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The objectives of this research were to investigate the qualitative and quantitative analysis of Ethyl Acetate Root Extract of Ardisia solanacea Roxb. (EREAS) and estimation of its biological activities. Phytochemical screening of EREAS showed the abundance of total phenolics, flavanoids, ortho-dihydric phenols, alkaloids, diterpenes and triterpenes etc. The quantitative analysis of EREAS was also carried out by GC/MS and α-amyrenone (13.3%) was found to be the major component. Antifeeding activity monitored through no choice leaf dip method against Spilosoma oblique. The results revealed dose and time dependent antifeeding activity, where the 100% mortality was observed signifying the intense insecticidal activity. The herbicidal activity of extracts was evaluated against the Raphanus raphanistrum seeds. Accordingly, EREAS showed effective herbicidal activity in terms of inhibition of seed germination, coleoptile length and the radical length. Evaluation of antioxidant activity was performed via DPPH radical scavenging, reducing power and metal chelating of Fe2+ activities. EREAS possessed potential antioxidant property and revealed good anti-inflammatory activity.
... Moreover, this study used the crude plant extract from an Ardisia species which is currently being studied by the authors for its potential molluscicidal activity against Oncomelania hupensis quadrasi snails (unpublished data). is plant is a native species in the Philippines and commonly known as "tagpo". Many Ardisia species are well studied for their health-promoting activity [20]. e purpose of including tagpo extract as a test substance is to show that mpt can be used to test crude plant extracts. ...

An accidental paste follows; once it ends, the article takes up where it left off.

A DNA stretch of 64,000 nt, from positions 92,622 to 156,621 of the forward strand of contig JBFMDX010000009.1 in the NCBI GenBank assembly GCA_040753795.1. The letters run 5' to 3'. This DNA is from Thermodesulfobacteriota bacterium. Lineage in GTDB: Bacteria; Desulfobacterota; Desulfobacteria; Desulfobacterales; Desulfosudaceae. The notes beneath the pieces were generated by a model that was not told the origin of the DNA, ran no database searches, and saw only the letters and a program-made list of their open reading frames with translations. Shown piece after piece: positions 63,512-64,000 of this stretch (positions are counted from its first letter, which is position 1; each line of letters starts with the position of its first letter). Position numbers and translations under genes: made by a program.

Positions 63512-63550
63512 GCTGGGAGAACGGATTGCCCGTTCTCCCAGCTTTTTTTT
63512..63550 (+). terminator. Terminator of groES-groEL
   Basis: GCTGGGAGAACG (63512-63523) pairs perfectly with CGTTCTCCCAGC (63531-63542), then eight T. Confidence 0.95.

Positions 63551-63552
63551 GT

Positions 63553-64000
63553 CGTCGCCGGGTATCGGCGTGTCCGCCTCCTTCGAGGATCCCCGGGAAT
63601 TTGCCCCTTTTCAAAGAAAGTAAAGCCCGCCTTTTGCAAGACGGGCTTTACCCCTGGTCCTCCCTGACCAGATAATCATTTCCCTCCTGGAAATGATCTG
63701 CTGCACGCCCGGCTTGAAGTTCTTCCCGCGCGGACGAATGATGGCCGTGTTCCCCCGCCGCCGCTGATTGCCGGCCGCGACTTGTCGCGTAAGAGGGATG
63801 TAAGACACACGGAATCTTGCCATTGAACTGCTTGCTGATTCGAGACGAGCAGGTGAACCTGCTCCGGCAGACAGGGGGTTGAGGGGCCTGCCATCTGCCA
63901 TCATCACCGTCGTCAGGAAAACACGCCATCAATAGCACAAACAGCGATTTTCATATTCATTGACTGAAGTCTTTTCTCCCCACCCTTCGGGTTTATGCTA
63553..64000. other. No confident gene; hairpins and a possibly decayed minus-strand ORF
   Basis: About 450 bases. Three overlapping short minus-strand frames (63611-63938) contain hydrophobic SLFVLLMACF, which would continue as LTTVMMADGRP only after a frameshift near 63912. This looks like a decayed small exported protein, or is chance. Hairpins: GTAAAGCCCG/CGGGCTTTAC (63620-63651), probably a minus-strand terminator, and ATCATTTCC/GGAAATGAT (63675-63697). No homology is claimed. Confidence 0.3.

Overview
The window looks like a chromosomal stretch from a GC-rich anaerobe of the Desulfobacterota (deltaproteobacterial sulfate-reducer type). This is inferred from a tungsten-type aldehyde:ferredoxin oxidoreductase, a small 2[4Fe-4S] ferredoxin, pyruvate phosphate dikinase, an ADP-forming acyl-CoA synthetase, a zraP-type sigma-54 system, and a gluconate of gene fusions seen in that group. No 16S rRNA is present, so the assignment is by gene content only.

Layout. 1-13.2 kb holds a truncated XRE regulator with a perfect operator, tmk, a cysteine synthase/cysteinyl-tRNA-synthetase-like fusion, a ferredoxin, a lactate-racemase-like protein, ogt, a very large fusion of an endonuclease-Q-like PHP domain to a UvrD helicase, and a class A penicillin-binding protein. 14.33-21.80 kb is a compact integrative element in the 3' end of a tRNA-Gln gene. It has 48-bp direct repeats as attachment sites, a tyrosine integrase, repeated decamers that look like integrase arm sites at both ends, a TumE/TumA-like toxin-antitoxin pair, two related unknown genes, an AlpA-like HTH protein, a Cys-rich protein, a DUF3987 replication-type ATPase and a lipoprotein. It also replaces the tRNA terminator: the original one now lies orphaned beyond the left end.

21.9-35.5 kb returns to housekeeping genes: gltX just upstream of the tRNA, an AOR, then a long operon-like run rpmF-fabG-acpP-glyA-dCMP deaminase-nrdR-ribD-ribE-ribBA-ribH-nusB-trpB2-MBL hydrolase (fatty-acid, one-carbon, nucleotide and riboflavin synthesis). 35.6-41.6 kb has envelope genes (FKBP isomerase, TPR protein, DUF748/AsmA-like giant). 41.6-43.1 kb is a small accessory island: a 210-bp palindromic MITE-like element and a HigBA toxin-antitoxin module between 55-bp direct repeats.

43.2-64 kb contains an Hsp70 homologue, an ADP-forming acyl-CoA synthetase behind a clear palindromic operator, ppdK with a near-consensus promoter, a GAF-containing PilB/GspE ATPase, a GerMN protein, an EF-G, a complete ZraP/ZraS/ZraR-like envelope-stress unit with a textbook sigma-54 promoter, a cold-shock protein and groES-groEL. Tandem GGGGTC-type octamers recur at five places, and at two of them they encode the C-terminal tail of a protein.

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To expedite the discovery of novel molluscicides in the laboratory, this study aimed to evaluate the performance of a new molluscicidal assay. This assay is based on Oncomelania hupensis quadrasi snails and is called miniaturized plate test or mpt. To perform this assay, a 12-well plate, 3 snails per well, and 24-h exposure period were used. The performance of mpt was evaluated using niclosamide and Ardisia plant extract (tagpo extract) as test substances while WHO’s guidelines for a conventional plate test (cpt) served as standard. One cpt and four mpt independent trials were performed for niclosamide and tagpo extract. Probit analysis of dose–response data was run in R to generate lethal concentrations (LC50 and LC90), while lethal ratio test was performed to detect significant difference between paired LC50s (or LC90s). Using niclosamide, the calculated LC50 values were 0.104, 0.127, 0.136, 0.139, and 0.140 g/m2 for cpt, mpt 1, mpt 2, mpt 3, and mpt 4, respectively, while the LC90 values were 0.266, 0.268, 0.244, 0.251, and 0.261 g/m2, using the same sequence, respectively. For tagpo extract, the LC50 values were 1.467, 1.547, 1.659, 1.797, and 1.659 g/m2, for cpt, mpt 1, mpt 2, mpt 3, and mpt 4, respectively, and the LC90s were 2.188, 2.195, 2.501, 2.358, and 2.501 g/m2, respectively. The lethal ratio test revealed that a significant difference exists between the LC50s of cpt and mpt 1 when using niclosamide with a lethal ratio and confidence limits of 0.820 (0.663, 0.977, p